This article was originally published on Planetsave
“There is strong alignment between the two brands,” said Jeffrey Smidt, vice president & general manager for UL Energy & Power Technologies. “UL and AWS Truepower have a shared mission and complementary businesses. As the market for renewable energy increases and demands a full life cycle service offering for renewable energy projects, the combined portfolios enable us to capture additional business globally.”
In existence for 120 years, UL is a leading independent safety science company promoting safe working and living environments for all people. UL uses research and standards to continually advance and meet ever-evolving safety needs. The concern partners with businesses, manufacturers, trade associations and international regulatory authorities to bring solutions to a more complex global supply chain.
As reported by PV Tech, AWS Truepower was said to have worked on the design and assessment of over 120,000MW of renewable energy projects, both on land and offshore, in over 80 countries with pilot projects started in the mid-1980s.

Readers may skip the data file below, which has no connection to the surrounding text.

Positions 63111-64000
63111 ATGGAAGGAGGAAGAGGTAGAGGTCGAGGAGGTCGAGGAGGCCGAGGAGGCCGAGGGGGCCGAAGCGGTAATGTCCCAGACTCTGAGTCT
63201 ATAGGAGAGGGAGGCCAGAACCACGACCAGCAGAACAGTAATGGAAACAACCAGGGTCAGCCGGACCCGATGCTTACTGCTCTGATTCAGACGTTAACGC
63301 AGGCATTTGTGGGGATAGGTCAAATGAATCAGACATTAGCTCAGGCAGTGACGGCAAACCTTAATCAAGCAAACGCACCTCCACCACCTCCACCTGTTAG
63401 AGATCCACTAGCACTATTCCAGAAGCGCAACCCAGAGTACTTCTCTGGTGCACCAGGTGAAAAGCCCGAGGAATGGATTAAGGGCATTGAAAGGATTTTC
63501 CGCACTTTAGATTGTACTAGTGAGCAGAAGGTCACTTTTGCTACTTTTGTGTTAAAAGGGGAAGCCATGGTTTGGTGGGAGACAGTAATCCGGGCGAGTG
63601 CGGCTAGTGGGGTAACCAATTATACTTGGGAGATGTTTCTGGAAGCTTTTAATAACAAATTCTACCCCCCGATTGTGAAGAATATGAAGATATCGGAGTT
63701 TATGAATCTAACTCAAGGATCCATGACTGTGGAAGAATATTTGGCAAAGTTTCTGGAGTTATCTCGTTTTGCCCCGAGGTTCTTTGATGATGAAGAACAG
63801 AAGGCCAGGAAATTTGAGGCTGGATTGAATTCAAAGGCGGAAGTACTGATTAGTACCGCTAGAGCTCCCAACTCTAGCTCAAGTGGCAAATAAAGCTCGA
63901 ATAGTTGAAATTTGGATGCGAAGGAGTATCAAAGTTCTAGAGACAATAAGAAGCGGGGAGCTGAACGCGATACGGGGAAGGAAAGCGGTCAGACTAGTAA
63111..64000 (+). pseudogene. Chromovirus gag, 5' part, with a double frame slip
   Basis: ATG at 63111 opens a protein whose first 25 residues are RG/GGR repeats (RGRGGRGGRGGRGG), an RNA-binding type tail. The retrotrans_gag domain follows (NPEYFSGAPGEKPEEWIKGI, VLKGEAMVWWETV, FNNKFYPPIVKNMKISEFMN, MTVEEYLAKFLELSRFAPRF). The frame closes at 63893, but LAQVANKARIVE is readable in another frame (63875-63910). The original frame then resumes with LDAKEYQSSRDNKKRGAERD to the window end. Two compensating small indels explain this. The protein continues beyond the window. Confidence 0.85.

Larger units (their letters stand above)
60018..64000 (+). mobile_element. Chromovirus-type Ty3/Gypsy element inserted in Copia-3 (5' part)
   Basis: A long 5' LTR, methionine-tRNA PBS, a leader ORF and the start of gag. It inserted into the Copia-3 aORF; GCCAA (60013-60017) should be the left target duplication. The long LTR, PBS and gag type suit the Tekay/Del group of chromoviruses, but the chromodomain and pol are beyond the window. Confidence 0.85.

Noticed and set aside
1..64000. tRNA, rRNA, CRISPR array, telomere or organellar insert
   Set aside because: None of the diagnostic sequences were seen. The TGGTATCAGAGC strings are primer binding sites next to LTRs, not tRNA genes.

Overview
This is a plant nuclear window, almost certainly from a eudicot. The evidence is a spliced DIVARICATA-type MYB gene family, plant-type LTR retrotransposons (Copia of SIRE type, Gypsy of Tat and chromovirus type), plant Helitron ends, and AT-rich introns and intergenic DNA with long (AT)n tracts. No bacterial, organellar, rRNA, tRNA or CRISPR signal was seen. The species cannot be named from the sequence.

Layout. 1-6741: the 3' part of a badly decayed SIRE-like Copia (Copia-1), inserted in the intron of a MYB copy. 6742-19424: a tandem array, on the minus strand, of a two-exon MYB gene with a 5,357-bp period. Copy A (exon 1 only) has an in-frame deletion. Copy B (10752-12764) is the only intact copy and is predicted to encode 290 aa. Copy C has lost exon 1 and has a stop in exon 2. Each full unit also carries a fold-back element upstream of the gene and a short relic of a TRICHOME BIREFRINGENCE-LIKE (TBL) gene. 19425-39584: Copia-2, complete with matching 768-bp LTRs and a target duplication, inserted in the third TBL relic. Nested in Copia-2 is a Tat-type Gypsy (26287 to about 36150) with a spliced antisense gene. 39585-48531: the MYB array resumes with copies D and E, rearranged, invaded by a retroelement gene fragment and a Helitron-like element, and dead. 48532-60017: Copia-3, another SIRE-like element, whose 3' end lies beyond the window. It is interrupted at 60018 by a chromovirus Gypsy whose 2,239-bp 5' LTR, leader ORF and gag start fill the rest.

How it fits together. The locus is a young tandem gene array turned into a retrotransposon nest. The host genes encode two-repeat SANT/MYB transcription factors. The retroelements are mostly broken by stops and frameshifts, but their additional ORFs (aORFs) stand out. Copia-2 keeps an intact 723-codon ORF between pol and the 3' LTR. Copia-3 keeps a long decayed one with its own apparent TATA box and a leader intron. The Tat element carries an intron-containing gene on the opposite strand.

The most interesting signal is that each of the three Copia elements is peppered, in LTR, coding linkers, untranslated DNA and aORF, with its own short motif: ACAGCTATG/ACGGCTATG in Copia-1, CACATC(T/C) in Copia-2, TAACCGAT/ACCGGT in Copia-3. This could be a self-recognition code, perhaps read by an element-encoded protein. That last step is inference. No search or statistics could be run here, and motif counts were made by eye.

Without a doubt, the AWS Truepower acquisition will boost UL’s renewable electricity solutions for wind and solar energy sectors, as both sectors’ growth has resulted in increased demand for energy assessments of new projects and ongoing support analysis. According to UL,
“The acquisition supports UL’s global expansion strategy as many countries are pushing for energy independence, energy security and environmental sustainability. Hundreds of GW’s of energy capacity installed globally is pushing the demand for energy assessments of new projects coming online and ongoing support. AWS Truepower’s services are crucial in supporting this growing demand.”
The company has claimed to have provided solar services for projects totaling over 10,000MW.
As the market for O&M services expands, increased consolidation in the O&M sector has also occurring.
A report in late 2015 highlighted that the global market for utility-scale PV operations and maintenance (O&M) would expand to 390GW by 2020 — almost triple the estimated 133GW expected by the end of 2015.
Image via UL